Microsoft took a big step Tuesday with its next version of Office, saying that it will base the lucrative software in the cloud first and then make the entire suite capable of touch navigation.
The move not only brings Microsoft a new model for Office but also gives the company’s tablets and phones a significant point of leverage for enterprise customers.
Microsoft is facing pressure from other cloud-based office software suites — most notably from Google. But Microsoft’s decision to keep Office on its tablets and phones is a big incentive for consumers to take a serious look at Microsoft’s Surface tablet and smartphones that run Windows Phone 8.
After all, Office accounts for roughly 60 percent of the company’s profits, according to Microsoft’s last earnings report. PCWorld reports that while the company has said it is offering a Mac version of the latest Office incarnation — not that chief executive Steve Ballmer mentioned that during Monday’s presentation — it hasn’t said anything about an iOS version for the iPhone or iPad. Nor has it mentioned an Android version, for that matter.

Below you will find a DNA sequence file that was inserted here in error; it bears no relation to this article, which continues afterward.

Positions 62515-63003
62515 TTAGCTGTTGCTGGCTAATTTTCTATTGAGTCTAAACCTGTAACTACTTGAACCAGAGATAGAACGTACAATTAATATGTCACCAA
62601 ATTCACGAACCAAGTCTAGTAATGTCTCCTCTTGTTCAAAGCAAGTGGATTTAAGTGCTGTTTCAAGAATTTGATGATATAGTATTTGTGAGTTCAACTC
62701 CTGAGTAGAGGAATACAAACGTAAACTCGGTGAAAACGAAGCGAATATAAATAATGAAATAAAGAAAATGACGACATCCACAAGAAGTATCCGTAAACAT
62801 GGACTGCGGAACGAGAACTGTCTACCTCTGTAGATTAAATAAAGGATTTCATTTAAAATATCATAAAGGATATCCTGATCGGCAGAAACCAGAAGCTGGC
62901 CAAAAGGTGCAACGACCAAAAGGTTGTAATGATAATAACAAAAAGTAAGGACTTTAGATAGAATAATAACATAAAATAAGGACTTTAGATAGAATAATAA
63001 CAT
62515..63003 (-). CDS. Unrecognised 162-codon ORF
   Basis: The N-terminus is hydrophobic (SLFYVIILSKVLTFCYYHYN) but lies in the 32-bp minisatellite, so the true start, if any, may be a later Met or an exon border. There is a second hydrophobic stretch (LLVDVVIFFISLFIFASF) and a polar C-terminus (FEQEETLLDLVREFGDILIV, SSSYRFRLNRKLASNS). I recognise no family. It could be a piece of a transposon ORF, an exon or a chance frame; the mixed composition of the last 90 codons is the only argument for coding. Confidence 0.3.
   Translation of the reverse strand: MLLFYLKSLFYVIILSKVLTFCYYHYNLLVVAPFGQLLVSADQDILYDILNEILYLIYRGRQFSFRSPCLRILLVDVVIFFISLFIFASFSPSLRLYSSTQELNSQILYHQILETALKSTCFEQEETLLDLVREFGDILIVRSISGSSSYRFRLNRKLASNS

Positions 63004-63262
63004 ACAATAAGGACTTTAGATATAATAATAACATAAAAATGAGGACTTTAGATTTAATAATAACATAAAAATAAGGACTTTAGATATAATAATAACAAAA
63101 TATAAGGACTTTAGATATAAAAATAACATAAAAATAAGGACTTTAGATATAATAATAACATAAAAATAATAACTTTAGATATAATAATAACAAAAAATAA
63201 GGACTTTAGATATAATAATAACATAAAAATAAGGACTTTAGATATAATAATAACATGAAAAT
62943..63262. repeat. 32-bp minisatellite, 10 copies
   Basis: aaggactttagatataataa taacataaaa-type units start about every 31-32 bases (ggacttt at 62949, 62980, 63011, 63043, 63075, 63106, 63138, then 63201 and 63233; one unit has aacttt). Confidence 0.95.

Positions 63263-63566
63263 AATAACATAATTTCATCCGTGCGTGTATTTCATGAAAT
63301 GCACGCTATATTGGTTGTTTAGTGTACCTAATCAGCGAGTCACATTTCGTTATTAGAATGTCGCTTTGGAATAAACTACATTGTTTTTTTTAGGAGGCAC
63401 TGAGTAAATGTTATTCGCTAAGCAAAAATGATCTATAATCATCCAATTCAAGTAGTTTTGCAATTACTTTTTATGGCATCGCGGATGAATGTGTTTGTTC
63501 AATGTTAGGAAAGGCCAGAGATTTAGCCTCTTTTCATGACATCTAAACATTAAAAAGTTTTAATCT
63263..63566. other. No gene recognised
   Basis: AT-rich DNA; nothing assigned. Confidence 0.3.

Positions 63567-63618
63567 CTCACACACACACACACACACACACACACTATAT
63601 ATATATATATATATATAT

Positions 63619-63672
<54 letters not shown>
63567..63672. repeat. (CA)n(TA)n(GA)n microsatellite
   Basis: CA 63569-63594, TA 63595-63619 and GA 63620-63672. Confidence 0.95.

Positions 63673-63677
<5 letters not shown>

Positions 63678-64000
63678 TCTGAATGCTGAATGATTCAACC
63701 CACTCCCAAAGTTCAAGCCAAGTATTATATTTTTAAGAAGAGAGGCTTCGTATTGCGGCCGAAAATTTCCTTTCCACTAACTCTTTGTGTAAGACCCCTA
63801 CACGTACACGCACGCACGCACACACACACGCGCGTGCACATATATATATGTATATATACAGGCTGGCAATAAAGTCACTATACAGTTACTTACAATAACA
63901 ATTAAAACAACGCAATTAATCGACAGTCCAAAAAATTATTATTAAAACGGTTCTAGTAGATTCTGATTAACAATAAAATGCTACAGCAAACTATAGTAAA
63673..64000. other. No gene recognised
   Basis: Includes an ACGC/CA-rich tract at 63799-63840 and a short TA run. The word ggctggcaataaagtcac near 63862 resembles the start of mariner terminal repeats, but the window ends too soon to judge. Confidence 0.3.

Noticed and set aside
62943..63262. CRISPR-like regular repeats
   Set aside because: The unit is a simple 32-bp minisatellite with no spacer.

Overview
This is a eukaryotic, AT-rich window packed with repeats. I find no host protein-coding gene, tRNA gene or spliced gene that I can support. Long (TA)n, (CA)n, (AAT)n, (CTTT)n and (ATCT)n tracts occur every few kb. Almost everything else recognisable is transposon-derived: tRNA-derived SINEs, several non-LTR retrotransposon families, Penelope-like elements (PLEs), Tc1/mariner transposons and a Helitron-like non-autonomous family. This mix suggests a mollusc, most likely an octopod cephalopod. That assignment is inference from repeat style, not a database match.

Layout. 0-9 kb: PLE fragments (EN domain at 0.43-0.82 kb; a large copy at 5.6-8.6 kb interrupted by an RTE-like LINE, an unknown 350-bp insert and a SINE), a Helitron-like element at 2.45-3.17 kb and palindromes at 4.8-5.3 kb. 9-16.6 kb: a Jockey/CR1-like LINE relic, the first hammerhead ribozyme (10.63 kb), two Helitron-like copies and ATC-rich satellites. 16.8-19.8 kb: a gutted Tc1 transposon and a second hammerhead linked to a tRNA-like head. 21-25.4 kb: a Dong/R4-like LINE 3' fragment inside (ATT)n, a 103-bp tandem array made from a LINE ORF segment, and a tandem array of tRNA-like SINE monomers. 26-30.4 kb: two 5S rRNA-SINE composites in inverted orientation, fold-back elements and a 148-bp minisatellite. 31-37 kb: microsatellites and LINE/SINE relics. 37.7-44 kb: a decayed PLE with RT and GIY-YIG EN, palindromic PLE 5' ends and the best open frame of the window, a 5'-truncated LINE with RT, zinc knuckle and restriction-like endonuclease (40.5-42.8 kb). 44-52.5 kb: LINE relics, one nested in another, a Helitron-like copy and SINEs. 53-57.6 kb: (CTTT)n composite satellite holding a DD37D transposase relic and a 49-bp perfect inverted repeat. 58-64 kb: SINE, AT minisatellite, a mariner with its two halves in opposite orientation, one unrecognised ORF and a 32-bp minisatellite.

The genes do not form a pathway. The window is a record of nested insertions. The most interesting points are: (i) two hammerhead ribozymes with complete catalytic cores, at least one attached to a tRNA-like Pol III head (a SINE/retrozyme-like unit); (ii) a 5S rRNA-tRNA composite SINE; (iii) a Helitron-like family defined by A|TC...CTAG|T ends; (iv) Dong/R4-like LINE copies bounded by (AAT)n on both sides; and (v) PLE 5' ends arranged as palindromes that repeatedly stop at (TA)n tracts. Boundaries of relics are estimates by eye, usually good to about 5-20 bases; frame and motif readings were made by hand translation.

Accessing Office in the cloud is going to be platform-agnostic, but having Office on the go when you’re not connected to the Internet is a huge selling point for business customers.
In other words, Microsoft has thought about this.
“This is clearly a process that is several years in the making and should be seen as a huge bet the company is making to usurp the disruptive innovation brought about by touch screens and cloud services,” IDC analyst Al Hilwa said in an e-mail Monday. “The touch bet is pivotal to Microsoft’s long-term relevance in computing as a whole, and may hold the key to Microsoft’s next decade of success.”